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[ih] Secret precedence schemes back then

On Wed, 2009-01-28 at 14:16 -0800, Mike Padlipsky wrote:
> 'a few hundred 
> meagbytes' certainly seems to me to be a modest demand to make on an
> isp 
> this century 

You can get any capacity you want -- as long as you want to pay the
monthly fee.  Well, almost - it tops out at 1250MB/day for the "Business
service".   The 21st century version of SneakerNet is sending 4GB+ flash
drives; with 3 day postal service you get the same throughput -
1250MB/day, at a total cost of less than $0.20/day.   Sad.

I have the "home" (lowest) level of service, which allows 200MB per day
(sorry, used to be 150, they increased it I guess).

if you're curious.

I'm actually comparatively well off with 200MB/day and 800 kb/sec
download at the cost of a few hundred up front for the equipment and
$60/month.  Many people here are on dialup, and the phone lines are bad
enough that you get 24 kb/sec on a good (i.e., dry) day.  If your house
is in the trees, satellite doesn't work.

So, this ISP uses cost as the means for dealing with different types of
traffic.  You can send anything you like, but some kinds of traffic will
cost you more.  The "precedence" is set by the user, making the decision
of what kind of stuff to send.  Send too much and *all* your traffic
gets steerage-class service for the next 24 hours.

Wildblue's policy is interesting.  They have a similar threshold scheme,
but implemented using a rolling 30 day window.  When you exceed the cap,
you're throttled down until that 30-day window sum drops below the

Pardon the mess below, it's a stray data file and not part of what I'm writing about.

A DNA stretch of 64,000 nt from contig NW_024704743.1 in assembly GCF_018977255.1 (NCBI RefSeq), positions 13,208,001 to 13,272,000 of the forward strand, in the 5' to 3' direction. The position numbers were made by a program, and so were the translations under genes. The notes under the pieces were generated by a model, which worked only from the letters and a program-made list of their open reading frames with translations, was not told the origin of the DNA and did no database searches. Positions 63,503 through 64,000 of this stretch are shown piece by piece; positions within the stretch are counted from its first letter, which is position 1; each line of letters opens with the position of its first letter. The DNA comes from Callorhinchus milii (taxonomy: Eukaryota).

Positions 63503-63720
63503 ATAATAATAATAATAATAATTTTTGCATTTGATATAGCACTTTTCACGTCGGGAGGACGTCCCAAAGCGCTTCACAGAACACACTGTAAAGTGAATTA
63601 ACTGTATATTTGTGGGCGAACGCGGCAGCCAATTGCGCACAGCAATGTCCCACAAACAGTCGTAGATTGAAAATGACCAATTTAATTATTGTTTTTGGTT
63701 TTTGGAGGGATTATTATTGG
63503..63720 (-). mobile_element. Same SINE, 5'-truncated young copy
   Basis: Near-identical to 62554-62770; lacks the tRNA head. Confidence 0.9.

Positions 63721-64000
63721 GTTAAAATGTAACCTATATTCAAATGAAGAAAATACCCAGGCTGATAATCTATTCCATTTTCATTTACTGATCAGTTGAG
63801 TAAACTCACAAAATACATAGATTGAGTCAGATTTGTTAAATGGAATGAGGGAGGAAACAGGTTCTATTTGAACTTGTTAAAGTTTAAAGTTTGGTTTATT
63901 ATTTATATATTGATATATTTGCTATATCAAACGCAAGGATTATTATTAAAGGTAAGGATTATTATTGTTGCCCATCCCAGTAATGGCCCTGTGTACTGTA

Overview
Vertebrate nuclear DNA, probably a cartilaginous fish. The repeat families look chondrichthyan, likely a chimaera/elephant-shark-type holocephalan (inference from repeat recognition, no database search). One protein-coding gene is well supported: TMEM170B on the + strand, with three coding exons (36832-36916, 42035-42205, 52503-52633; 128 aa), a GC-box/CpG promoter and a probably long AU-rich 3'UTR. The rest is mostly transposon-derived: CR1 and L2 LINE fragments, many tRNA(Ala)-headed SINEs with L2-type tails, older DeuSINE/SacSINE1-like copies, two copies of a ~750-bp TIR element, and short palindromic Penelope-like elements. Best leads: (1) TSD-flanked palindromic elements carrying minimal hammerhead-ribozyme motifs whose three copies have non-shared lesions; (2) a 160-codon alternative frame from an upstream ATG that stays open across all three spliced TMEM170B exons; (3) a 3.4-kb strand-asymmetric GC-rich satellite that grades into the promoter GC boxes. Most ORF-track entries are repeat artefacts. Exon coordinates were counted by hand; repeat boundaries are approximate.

threshold.  So, if you (or your brand new computer) downloads enough
stuff to exceed the threshold today, your service might be throttled for
*a month* - until that big download number falls out of the rolling

>From a user's perspective, it's mandatory to find every piece of
software on all your computers or Internet-connected devices that has
any "automatic update" feature and disable it.  Also turn off any
automatic multimedia features, which seem to be increasingly popular on
web sites these days.  Not always easy.

Imagine in The Old Days -- if you FTPed a large enough file, the
Internet would shut your host off for the next 24 hours, sending Source
Quench packets of course.  It would have been fascinating to implement
that in the core gateways and watch the fur fly (from a distance...)  We
never thought of it.  It wouldn't have been all that difficult after we
got the gateways all talking to a NOC.

Hmmm, Dave probably tried it in the Fuzzies...more secrets perhaps.

It will be interesting to see what the new (US) administration's "rural
broadband" thrust does to make this situation better.  I'll volunteer as
a beta tester!